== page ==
The brilliant city of Philadelphia is a wonderful place to work and play. But city living isn't the life for everyone.
Fortunately, the region – known as the Delaware Valley — has a slew of options for incredible boroughs, towns and cities near Philadelphia in which to live. These spots offer a wide range of entertainment, dining, nightlife, recreation and comfortable apartments.
Of all the incredible places to live within easy commuting distance of Philadelphia, it's hard to narrow down to a top 10. But we are sure you'll find these 10 cities near Philadelphia — all within five to 25 miles of Center City and listed by distance from the city — perfect places to call home.
In New Jersey, townships are full-fledged municipalities, and Haddon Township is one of the region's best cities near Philadelphia. Just 10 or so minutes from the Ben Franklin Bridge to Center City Philadelphia, the township offers both the quiet of a suburb and a main street that rivals any in the state for drinking and dining options.
Bustling Haddon Avenue in the downtown Westmont section is a mile-long stretch featuring some bakeries, cheesesteak joints, pasta shops, pizza places, taquerias, bars and taverns. Farther out, chain dining and big box stores line White and Black Horse pikes.
Haddon also offers plenty of green space, from Cooper River Park in the north along the lake to Newton Lake Park and Saddler's Woods on the south.
Public transportation into Philly is a snap with Westmont Station a direct link via PATCO with park-and-ride facilities.
Ardmore's median income comes in at a tenth that of some of the region's richest communities and is a much cheaper home value. But Ardmore is also less insular. The city is a destination for visitors and day-trippers from across the Delaware Valley.
Ardmore splits down the middle between Montgomery and Delaware Counties and Haverford and Lower Merion Townships. Its backbone is busy Lancaster Avenue that offers retail shopping, trendy restaurants and the 500-capacity Ardmore Music Hall, one of the area's top concert clubs.
While other Main Line towns shun outsiders, the hum of Lancaster Avenue feels welcoming to all.
And on the north end of town is one of the region's best spots for retail therapy or even just window shopping. Suburban Square is a six-square-block upscale outdoor shopping plaza. Dating back to the 1920s, the square is one of the nation's oldest planned shopping centers.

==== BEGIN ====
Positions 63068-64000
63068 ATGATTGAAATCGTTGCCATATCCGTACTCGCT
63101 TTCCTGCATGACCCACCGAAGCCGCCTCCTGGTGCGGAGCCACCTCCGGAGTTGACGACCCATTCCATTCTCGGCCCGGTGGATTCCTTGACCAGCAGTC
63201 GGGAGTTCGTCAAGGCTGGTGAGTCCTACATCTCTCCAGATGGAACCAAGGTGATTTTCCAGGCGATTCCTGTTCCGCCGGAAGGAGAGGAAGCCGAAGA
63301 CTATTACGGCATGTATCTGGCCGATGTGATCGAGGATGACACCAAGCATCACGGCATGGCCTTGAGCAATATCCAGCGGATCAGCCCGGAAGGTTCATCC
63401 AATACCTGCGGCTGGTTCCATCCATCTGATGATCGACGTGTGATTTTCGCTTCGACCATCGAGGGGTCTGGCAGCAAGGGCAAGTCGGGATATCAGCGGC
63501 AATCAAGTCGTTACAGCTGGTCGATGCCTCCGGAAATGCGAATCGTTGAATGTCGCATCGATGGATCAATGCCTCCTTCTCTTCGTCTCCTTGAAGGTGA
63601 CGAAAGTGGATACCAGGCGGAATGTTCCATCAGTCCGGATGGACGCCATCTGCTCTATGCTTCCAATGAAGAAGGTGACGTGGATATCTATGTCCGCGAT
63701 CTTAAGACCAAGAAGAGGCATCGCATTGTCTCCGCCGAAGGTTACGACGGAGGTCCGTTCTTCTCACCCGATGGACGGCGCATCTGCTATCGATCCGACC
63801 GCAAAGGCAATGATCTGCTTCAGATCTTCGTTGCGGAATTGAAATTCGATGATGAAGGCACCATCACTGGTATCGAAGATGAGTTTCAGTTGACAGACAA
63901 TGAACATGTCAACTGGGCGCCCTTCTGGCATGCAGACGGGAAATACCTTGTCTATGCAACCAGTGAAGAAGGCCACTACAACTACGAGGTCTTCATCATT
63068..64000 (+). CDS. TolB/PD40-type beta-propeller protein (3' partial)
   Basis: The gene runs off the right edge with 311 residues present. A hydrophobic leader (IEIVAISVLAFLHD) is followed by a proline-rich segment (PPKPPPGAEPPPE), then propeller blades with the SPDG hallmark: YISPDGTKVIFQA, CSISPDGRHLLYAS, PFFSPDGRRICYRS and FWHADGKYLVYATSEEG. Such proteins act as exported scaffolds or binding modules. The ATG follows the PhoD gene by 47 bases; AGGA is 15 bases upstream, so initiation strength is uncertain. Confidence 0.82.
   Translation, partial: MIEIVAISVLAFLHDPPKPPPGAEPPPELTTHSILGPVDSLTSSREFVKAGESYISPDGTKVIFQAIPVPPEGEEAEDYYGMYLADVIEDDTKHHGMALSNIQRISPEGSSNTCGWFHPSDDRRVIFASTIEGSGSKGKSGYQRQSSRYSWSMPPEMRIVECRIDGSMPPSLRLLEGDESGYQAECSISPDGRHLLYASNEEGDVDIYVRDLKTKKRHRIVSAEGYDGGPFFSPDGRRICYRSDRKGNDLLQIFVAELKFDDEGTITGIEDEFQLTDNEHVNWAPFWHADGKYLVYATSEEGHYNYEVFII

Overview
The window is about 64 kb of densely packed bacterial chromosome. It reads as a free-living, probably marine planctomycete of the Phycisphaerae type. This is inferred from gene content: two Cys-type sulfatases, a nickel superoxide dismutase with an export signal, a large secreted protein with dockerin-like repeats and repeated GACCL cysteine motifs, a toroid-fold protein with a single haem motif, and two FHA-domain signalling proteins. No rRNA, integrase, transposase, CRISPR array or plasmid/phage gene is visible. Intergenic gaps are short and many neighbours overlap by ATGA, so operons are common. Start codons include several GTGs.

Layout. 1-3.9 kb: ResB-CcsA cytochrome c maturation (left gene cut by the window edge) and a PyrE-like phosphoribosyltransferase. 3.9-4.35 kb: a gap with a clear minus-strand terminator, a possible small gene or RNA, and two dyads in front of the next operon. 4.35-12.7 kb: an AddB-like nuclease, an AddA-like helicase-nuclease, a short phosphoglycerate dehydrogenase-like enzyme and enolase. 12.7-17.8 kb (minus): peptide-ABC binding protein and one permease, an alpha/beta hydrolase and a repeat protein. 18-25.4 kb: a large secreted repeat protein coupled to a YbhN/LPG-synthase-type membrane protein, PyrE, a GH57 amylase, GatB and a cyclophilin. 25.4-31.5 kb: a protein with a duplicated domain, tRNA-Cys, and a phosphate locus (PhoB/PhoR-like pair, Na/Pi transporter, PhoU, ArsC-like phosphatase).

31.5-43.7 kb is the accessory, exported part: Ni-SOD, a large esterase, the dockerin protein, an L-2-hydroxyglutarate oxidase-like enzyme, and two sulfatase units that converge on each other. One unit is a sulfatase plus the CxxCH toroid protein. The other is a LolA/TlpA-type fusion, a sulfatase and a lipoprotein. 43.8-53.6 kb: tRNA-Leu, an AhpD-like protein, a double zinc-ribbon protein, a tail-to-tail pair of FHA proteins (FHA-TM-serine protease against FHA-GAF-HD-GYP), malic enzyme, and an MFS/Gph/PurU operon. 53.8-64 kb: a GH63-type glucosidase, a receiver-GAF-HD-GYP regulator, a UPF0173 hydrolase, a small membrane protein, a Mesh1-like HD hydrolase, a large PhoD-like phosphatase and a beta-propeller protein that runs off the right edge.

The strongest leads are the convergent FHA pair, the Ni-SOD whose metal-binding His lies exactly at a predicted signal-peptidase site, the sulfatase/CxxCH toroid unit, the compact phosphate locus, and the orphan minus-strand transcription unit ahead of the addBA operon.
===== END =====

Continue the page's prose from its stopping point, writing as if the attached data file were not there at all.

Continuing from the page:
Throughout its history, Conshohocken has always held an important geographic location. Sitting at one of the largest bends of the Schuylkill River, the land was originally a large milling region along rail and shipping lines.
As interstates went up, the region morphed into a factory industrial center. As manufacturing declined, it was those same highways that turned “Conshy" into one of the most desirable suburban-chic and cosmopolitan residential commuter communities in the city.
Conshohocken lies between the I-476 Blue Route and I-76 Schuylkill Expressway at the “Conshohocken Curve." As industry left, easy access to the region's two major highways transformed it into a hub for upper-middle-class commuters into the city, especially as apartment complexes and mid-priced high-rise rental towers rose.
And as the population increased, so did the enclave which features shopping and dining spots and many glittering hotels.
The shoreline also features a section of the running and biking Schuylkill River Trail path.
Nearby, Conshohocken's Fayette Street main street is popular among its young professional population, with a median age of 32 with 63 percent single. The downtown strip offers a selection of quaint boutiques, eateries and cafes, as well as a variety of notable bars.
Eastern Montgomery County has just a few towns with true main streets, but one of the best of the bunch is Hatboro. The borough sits along the Bucks County border, a suburban town settled among some residential communities.
Hatboro is known for its plethora of parks and green spaces, including the popular Hatboro Memorial Park and Memorial Pool. But its growing notoriety as a suburban craft beer lovers' destination is what's gaining prominence.
In the heart of the Craft Beer Trail of Greater Philadelphia, Hatboro offers Crooked Eye Brewery and Artifact Brewing, both opened within the last several years.
The breweries sit along York Road, Hatboro's main street. The corridor also offers many bars and gastropubs, vintage clothing stores, hoagie shops and produce grocers, cafés and popular bakeries and Daddypops diner, a favorite of Food Network's Guy Fieri.